Copyright (C) 2010 - Yves Roumazeilles

SLR lenses: Best gear for wildlife photo – Conclusion

These recent days, we spent time evaluating the possibilities offered by each of the major photo SLR brands for the wildlife/nature photographer, but I would now like to also add a few wider comments.

Copyright (C) 2010 - Yves Roumazeilles

First, it appears clear that the already existing equipment of a photographer has an inordinate weight in everybody’s choice (you can dream of the Canon 300mm f/2.8; But if you are a Nikon lover, this may stay quite theoretical). Nevertheless, we must not mix our priorities: The presence of three or four “normal” lenses and of one or two SLR bodies in your photo bag, will not weight a lot in the decision to buy a 300mm or a 400mm prime lens. Do the math! You’d better sell everything if the aim is to get the best photo gear. Worse, it may seem hard but if you’re in Olympus gear (maybe with Pentax too, except if you’re both optimist and patient), your only path goes through “moving from that brand”.

Even more, we are often immoderately attached to our SLR bodies while they are obsolete after five years (and already late after a year). Sorry, but an SLR body is nothing more than consumable. On the opposite a good lens is bought for a long time (a kit zoom lens may be also considered as with no value on the second-hand market).

This is more or less the question that Sony is personally asking me. While I have a nice set of excellent lenses from Minolta-Sony-Zeiss, I start to hit the limits of the currently offered lens range that Sony moves only very slowly to the pro side. However, it’s still of small importance while my main body is a Sony Alpha 700 which can easily be described as “no longer top technology”. Since its launch, it has been distanced by the competition and Sony should seriously replace it as soon as possible.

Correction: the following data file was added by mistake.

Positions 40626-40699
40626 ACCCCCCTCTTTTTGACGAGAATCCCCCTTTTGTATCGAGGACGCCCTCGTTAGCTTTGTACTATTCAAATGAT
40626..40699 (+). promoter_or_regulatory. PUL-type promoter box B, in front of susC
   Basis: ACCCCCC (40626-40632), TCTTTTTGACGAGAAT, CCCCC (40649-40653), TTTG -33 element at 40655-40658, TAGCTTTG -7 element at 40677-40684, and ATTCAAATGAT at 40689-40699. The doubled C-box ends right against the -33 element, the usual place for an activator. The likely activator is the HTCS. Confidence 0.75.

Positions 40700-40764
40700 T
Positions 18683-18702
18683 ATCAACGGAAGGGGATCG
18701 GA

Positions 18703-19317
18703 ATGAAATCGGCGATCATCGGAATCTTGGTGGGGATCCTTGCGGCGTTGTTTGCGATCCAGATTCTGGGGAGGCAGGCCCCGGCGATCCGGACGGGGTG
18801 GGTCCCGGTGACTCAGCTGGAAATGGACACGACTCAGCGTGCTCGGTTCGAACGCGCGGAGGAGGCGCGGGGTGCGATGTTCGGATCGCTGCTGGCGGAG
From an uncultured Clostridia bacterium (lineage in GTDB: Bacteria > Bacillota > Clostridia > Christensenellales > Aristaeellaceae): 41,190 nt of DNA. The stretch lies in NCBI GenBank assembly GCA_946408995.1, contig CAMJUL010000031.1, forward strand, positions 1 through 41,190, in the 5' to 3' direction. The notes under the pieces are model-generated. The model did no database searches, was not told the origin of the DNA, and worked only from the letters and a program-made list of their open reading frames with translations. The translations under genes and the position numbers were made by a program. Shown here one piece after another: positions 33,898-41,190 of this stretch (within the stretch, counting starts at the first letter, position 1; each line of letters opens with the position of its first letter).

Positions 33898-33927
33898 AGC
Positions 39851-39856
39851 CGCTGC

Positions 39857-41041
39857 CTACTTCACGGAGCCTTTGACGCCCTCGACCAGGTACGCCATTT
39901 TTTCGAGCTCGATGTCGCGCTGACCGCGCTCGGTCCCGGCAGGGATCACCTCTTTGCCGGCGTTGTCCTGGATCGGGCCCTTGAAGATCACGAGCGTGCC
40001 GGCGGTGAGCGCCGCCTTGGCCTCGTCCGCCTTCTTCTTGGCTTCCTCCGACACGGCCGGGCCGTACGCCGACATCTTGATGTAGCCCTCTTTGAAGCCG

Copyright (C) 2010 - Yves Roumazeilles

It is often said that buying an SLR photo camera is more or less contracting a marriage. This is less and less true now that most people buy a kit including a long-range zoom and that they are ready to do the same three or five years later. On the opposite, investing a few thousand Euros (or Dollars) in lenses to satisfy your wildlife photo passion does not allow a quick and easy change of opinions. It’s not enough to see the launch of the EOS 5D MkII to leave Nikon or to discover the D7000 to drop Canon. Or you would have to seriously consider (and why not? We may may come back later to this) reselling all old gear on eBay.

We could see that Canon and Nikon are nearly perfectly armed to satisfy the wildlife/nature photographer. Maybe Canon has a slightly richer (or slightly more finely cut) range than Nikon. Sony is still quite insufficient and can only survive here with the enormous help of the second-hand market of Minolta. But a simple poll in the SUV/trucks of Objectif Nature, Amawanda or Terres Oubliées, in the hides of the Pyrénées or the Carpathian Mountains will confirm it: Canon and Nikon are the real masters.

This being said, let’s go and shoot some photos!

The articles themselves:

Photo lens reviewsYou can also request the assistance of many web sites to evaluate the quality of SLR photo lenses.